China’s President Xi Jinping said officials shouldn’t be judged solely on their record in boosting gross domestic product, the latest signal that policy makers are prepared to tolerate slower economic expansion.
The Communist Party should instead place more importance on achievements in improving people’s livelihood, social development and environmental quality when evaluating the performance of officials, the Xinhua News Agency reported June 29, citing Xi at a meeting on personnel management on the eve of the 92nd anniversary of the party’s founding.
Xi’s comments follow remarks he made in May that China won’t sacrifice the environment to ensure short-term growth, and take place as the world’s second-largest economy undergoes its worst cash crunch in at least a decade as the government seeks to wring speculative lending out of the banking system.
“Xi is further legitimizing the case for slower growth,” said Andy Mantel, chief executive officer of Pacific Sun Advisors, an asset manager in Hong Kong that invests in Chinese stocks. “It is important to let local government officials know there is less importance of non-stop economic growth. There will be less pressure for local government officials to pump up their economic growth forecasts.”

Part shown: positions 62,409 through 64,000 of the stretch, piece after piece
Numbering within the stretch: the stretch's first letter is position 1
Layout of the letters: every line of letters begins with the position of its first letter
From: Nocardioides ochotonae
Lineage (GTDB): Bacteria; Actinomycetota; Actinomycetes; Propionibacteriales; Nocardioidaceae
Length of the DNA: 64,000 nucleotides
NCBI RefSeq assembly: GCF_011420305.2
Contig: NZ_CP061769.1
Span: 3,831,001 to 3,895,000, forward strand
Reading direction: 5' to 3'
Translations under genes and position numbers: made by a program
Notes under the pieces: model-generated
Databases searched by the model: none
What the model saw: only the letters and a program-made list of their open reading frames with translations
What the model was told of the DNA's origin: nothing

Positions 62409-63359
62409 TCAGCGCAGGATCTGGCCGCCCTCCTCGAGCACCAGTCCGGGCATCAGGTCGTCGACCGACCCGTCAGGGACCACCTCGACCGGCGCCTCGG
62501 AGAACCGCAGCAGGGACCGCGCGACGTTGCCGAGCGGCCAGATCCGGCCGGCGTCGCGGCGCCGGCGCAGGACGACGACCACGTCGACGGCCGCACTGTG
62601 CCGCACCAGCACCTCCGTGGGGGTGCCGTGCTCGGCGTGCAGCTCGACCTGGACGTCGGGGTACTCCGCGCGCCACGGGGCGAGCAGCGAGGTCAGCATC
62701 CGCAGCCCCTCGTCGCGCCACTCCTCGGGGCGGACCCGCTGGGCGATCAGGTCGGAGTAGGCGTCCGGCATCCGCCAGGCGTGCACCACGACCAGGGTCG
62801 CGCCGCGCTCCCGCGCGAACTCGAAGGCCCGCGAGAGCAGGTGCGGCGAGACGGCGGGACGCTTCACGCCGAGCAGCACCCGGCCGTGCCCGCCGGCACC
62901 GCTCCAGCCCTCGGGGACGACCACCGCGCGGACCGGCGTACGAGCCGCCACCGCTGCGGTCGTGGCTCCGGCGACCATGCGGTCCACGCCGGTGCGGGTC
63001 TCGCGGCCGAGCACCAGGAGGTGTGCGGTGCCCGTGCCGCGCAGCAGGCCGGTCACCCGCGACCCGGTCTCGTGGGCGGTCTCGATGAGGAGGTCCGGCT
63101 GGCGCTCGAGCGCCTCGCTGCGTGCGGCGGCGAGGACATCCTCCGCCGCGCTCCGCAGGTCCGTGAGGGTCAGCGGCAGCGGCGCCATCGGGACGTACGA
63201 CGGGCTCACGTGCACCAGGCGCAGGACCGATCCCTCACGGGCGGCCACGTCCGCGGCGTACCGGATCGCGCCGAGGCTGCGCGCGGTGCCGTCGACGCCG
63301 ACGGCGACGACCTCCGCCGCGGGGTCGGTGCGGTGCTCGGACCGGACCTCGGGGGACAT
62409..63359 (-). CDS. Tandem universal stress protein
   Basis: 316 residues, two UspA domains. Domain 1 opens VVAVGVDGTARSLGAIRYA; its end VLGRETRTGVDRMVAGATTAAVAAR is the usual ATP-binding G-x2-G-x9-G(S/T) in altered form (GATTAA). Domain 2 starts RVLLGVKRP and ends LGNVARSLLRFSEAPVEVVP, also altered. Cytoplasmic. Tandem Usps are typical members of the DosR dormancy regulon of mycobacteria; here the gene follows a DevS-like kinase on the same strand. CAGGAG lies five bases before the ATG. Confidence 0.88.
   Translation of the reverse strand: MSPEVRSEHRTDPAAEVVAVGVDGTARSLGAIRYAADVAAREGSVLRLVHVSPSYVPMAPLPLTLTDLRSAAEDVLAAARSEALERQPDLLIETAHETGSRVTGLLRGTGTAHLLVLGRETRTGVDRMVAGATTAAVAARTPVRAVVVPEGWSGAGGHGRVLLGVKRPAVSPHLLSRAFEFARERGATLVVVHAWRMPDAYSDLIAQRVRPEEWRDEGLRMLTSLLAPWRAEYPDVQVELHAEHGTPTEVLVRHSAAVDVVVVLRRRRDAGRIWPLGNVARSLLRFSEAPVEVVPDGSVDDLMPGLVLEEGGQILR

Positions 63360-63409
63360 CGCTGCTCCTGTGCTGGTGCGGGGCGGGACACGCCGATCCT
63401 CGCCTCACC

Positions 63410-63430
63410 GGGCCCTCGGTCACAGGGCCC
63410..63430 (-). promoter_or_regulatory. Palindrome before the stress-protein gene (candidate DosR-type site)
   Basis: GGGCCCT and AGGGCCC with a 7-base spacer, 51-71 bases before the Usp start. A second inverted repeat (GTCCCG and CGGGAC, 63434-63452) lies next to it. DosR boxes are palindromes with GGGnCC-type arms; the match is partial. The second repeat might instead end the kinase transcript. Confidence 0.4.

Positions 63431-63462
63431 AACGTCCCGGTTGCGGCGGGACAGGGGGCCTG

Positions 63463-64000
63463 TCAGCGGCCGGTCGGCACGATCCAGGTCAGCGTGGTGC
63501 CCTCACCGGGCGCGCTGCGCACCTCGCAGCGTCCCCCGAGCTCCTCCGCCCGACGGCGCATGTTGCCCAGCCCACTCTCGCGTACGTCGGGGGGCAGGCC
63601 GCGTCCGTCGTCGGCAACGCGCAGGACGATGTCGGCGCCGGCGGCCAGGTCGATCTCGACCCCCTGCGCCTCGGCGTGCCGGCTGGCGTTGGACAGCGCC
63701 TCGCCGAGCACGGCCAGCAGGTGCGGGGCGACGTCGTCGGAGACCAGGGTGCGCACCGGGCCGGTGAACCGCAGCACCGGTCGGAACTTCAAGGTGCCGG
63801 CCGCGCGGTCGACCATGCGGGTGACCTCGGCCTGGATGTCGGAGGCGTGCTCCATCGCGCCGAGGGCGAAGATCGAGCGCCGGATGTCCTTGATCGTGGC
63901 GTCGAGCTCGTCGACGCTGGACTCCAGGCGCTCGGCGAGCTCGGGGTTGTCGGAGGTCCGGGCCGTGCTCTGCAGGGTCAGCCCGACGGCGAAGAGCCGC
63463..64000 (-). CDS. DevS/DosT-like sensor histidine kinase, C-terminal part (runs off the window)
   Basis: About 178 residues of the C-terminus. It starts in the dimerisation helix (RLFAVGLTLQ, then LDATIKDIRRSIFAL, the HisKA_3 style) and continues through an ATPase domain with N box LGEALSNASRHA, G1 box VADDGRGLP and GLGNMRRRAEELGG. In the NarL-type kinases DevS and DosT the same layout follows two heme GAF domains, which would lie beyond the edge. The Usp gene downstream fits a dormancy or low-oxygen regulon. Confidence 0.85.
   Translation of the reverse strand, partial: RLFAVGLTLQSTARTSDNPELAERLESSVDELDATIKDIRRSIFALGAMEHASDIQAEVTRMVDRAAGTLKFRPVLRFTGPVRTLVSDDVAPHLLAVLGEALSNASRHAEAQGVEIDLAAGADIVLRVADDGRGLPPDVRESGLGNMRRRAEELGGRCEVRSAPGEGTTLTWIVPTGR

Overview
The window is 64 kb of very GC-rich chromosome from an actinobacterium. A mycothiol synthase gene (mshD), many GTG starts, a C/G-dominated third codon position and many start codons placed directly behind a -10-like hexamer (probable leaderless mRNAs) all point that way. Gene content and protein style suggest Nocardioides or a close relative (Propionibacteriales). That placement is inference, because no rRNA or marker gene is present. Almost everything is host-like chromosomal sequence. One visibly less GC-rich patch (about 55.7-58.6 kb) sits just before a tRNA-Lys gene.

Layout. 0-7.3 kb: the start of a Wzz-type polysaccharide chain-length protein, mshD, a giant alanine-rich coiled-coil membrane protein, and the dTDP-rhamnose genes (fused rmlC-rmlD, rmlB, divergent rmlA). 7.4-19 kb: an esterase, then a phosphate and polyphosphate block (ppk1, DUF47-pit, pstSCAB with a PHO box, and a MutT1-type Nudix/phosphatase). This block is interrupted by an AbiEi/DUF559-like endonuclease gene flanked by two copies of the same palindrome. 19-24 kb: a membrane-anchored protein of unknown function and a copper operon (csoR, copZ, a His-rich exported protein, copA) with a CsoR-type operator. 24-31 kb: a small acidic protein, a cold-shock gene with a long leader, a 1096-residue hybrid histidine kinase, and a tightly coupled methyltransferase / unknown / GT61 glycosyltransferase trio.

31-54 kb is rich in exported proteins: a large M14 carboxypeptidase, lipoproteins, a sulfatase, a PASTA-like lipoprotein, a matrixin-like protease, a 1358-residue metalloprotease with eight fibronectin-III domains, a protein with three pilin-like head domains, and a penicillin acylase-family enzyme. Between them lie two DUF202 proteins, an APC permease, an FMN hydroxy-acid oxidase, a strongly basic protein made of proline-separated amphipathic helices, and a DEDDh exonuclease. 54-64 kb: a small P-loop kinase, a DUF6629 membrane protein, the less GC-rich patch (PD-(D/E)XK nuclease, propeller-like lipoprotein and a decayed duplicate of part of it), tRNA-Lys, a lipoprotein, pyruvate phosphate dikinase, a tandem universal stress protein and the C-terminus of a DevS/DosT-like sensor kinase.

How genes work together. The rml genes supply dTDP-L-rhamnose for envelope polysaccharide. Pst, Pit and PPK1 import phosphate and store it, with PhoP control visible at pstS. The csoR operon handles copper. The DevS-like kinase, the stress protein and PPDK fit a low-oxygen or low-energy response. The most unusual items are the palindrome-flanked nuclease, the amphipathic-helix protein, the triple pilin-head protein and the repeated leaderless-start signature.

China needs growth of about 7 percent to double per capita gross domestic product by 2020 from the level in 2010, Premier Li Keqiang said May 27 in Berlin after meeting with German Chancellor Angela Merkel. That’s down from an average pace of 10.5 percent a year over the past decade, with growth driven by surging credit, government investment, and exports…
“Xi’s speech includes a forward-looking recognition that obsessive emphasis on economic growth targets is obsolete and must now be balanced against vital environmental and social concerns,” said William Overholt, a senior research fellow at Harvard University…
Any number of economists and financial analysts worth anything, from Stephen Roach to Barry Ritholtz, who bring experience and study to bear on questions of national and international economics agree on this.
And, then, there are the talking heads of American TV and journalist lapdogs.